Bitcoin’s recent record highs risk increased environmental damage, according to new research. With the cryptocurrency reaching a record high of $6,600 in recent weeks, the sector is an increasingly tempting proposition for those inclined to invest in the outlay for a mining operation.
However, this is not the best news for those counting Bitcoin’s carbon footprint.
Recent research has highlighted the high cumulative energy cost produced by mining, with Digiconomist highlighting an industry-wide total outlay of 24.5Twh of energy. To foster an idea of scale, Nigeria is listed as the country of closest comparison for energy consumption [https://digiconomist.net/bitcoin-energy-consumption], with such excess leading companies like Intel to search for a more efficient and sustainable blockchain alternative.
Bitcoin’s current commitment to the hashing process has been seen by many as the key contributor to the scale of this value, with the repeatedly checking and re-checking of character strings causing a staggering cost when viewed on a grand scale. Despite this, the current process for coin mining has been proven to be safe, reliable, and time-tested.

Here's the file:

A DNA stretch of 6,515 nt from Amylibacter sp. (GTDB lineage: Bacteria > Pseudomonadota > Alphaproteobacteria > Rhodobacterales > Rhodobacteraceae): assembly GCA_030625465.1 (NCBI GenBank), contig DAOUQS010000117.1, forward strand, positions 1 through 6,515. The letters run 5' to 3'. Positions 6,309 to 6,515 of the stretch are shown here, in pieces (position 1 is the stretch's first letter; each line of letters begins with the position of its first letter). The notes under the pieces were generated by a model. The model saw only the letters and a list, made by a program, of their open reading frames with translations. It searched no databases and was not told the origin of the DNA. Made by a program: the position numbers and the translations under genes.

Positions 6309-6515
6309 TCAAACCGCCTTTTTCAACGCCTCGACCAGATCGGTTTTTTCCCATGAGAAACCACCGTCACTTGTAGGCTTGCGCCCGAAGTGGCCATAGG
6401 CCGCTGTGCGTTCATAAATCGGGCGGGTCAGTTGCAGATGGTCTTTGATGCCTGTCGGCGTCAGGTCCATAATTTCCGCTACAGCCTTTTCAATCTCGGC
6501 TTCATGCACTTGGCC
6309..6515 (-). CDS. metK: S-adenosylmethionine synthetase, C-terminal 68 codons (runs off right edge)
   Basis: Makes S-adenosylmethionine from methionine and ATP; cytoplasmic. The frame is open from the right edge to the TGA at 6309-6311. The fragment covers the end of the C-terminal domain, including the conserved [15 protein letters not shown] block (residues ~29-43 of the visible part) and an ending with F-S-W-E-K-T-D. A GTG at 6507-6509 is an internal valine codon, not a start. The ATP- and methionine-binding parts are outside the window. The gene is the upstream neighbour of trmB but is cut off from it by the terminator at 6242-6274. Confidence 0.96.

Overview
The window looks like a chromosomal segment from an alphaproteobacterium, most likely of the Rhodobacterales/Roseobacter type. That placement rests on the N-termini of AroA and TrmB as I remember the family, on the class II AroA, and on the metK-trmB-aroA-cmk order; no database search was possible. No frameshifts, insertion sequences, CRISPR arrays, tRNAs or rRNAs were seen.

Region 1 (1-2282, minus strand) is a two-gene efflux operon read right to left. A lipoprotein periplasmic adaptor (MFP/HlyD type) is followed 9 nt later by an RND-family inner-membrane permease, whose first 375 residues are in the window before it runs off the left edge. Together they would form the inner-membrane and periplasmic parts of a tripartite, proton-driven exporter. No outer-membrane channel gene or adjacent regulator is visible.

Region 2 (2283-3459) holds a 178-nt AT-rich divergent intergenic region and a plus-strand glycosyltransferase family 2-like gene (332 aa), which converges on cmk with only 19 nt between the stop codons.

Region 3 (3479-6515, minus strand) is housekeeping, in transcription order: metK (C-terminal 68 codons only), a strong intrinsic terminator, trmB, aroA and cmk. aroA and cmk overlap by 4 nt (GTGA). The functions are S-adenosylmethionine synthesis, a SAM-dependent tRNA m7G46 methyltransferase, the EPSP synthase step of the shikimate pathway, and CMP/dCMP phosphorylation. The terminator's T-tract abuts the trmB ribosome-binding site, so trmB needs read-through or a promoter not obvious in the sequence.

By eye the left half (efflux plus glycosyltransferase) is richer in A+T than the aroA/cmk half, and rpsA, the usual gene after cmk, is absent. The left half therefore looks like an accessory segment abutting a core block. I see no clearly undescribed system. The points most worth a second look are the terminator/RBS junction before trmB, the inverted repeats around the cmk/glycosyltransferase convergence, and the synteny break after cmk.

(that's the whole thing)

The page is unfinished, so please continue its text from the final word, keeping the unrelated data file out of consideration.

While hashing is undeniably wasteful, an annual return of $5.5bn against a $1.2bn energy cost for miners makes it extremely unlikely that operations will scale back in the near future. And, with a randomly sampled mine being responsible for the creation of an estimated 8,000 to 13,000kg of CO2 emissions per mined Bitcoin, [https://digiconomist.net/deep-dive-real-world-bitcoin-mine ] these are numbers that are simply going to continue to stack up.
So, with cryptocurrencies proving such a popular investment – with even the online giant Amazon buying up three distinct domains for their investment in the currency [ https://www.cnbc.com/2017/11/01/amazon-buys-crypto-domains-bitcoin-ethereum.html] – maybe now is the time to start asking what effect the rise of this intangible currency will have on our very real planet?